achieving safety excellence

Why Can’t We Achieve Safety Excellence?

I entered the industrial world as an industrial hygienst many years ago, before the Occupational Safety and Health Act established basic safety and health rules for workplaces. The voluntary safety and health world back then wasn’t very effective; to use today’s jargon, it had high variation.

When I started my career, a few companies made honest attempts to make work safer. A larger percentage of industry didn’t make any attempt, and the largest percentage of industry made some effort if it was convenient or cost-effective for them at the time.

My first job was at a company that did not make an attempt to embrace workplace safety excellence. I remember having to climb to the top of a pilot plant chlorinator where the atmosphere was greater than 25 percent carbon monoxide, 25 percent escaped chlorine and about 140 degrees. There was no thought about how to make it safer. It was accepted practice to supply the worker with a new respirator canister before making each climb to the top.

Leaving work one day at dusk, I thought I was seeing a dark tent in the air ahead of me and stopped walking. It turned out to be a large cloud of chlorine, and if I had walked into it, I might not be writing about it.

Since then, OSHA regulations have reduced the high safety variation in industry and have improved the safety and health of workers – just look at the declining injury and fatality numbers. The real question is why haven’t we been able to create extremely safe workplaces across American industry? Why doesn’t every American company have world-class safety performance? Is severely injuring between 2 and 5 percent of America’s workers the best we can do?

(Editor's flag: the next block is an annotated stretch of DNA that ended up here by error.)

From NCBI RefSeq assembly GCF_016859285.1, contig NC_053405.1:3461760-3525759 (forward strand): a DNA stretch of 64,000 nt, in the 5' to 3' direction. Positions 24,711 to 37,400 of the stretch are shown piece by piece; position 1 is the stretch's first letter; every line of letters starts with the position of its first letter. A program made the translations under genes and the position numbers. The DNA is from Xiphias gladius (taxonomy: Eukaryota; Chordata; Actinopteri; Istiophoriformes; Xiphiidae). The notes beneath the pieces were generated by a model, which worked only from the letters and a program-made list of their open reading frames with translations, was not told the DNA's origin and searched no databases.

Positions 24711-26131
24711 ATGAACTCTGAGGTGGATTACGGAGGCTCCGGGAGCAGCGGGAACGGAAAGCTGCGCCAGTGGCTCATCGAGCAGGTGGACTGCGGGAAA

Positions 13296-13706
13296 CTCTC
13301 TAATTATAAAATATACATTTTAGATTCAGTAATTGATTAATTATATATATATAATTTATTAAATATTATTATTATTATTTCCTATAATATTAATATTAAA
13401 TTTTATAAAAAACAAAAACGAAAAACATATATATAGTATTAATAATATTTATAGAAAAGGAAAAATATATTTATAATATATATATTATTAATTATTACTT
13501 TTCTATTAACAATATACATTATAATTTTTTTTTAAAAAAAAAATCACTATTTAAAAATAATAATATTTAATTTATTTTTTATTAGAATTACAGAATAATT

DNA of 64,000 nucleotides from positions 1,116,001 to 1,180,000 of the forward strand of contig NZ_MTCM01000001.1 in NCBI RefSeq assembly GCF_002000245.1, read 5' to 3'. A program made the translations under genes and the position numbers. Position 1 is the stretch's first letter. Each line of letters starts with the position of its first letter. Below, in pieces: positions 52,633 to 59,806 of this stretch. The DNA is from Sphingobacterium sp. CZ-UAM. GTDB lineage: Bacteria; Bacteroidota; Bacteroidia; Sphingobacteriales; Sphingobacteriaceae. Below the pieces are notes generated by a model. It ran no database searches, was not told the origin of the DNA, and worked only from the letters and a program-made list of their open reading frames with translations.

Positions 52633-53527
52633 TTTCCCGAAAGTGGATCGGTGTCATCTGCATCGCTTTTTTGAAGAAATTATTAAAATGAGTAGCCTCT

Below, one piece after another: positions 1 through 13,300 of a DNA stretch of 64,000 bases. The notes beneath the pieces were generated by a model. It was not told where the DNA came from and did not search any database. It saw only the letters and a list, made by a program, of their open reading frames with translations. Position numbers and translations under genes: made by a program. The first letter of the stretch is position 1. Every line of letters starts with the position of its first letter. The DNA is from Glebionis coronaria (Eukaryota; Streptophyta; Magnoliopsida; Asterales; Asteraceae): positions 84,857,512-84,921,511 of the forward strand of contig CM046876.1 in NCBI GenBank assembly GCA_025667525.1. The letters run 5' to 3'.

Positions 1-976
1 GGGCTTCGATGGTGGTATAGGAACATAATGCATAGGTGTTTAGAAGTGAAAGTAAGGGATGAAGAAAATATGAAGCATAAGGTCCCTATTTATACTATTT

Joel Barker, a futurist in the 1990s, asked this “paradigm shift” question: “What is considered impossible today, but if weren’t, would fundamentally change a company, an industry, technology, the world?”

Too often, we never deeply consider how to change or do things that all of us know is impossible to do. To a logical mind, that seems like a fool’s errand. But Barker’s belief was that deeply considering and challenging what is known to be impossible opens the door of possibility and could have huge, positive rewards.

As a long-time student of critical thinkers, I’ve been thinking about, talking about, writing about and lecturing about this paradigm shift question for almost 50 years now: Why can’t we get world-class safety and health performance across all of American industry?

There are three reasons why we haven’t been able to achieve safety and health excellence in America. The first impediment is industry itself and industry management and management. The second are paradigms that are accepted without challenge and continue to keep us from moving toward world-class safety and health. The third is us – the safety community – which will be addressed in the second part of this two-part article.

Industry, Management and Company Leadership

When the OSH Act was passed, Congress’ belief was that the new rules would force workplaces to create safe work environments. You can read this in the standard’s opening section where each employer is charged with providing a workplace that is free of recognized hazards. From industry’s perspective at the time, this was considered adversarial, anti-business and anti-profit.

Today, you don’t hear resounding anti-OSHA statements made by industry leaders like those that were common in the 1970’s. You hear pro-safety messages and you hear that safety is a fundamental value of the company or that the employees are that company’s most important asset. But is it, or are they? Actions always speak louder than words.

Industry increasingly relies on passion for safety rather than safety skills. More than half of those who provide safety services within industry do not consider themselves “safety professionals.” They are called “safety technicians” or “safety specialists” or some similar term. They are put in their positions because of the passion that they hold for worker safety, not because of having an educational background in a safety-related discipline or an aptitude for safety.

This non-professional “safety person” demographic gets greater as smaller enterprises become a greater percentage of industry (“Small Business Trends: Small Business, Big Impact,” Small Business Administration, http://www.sba.gov).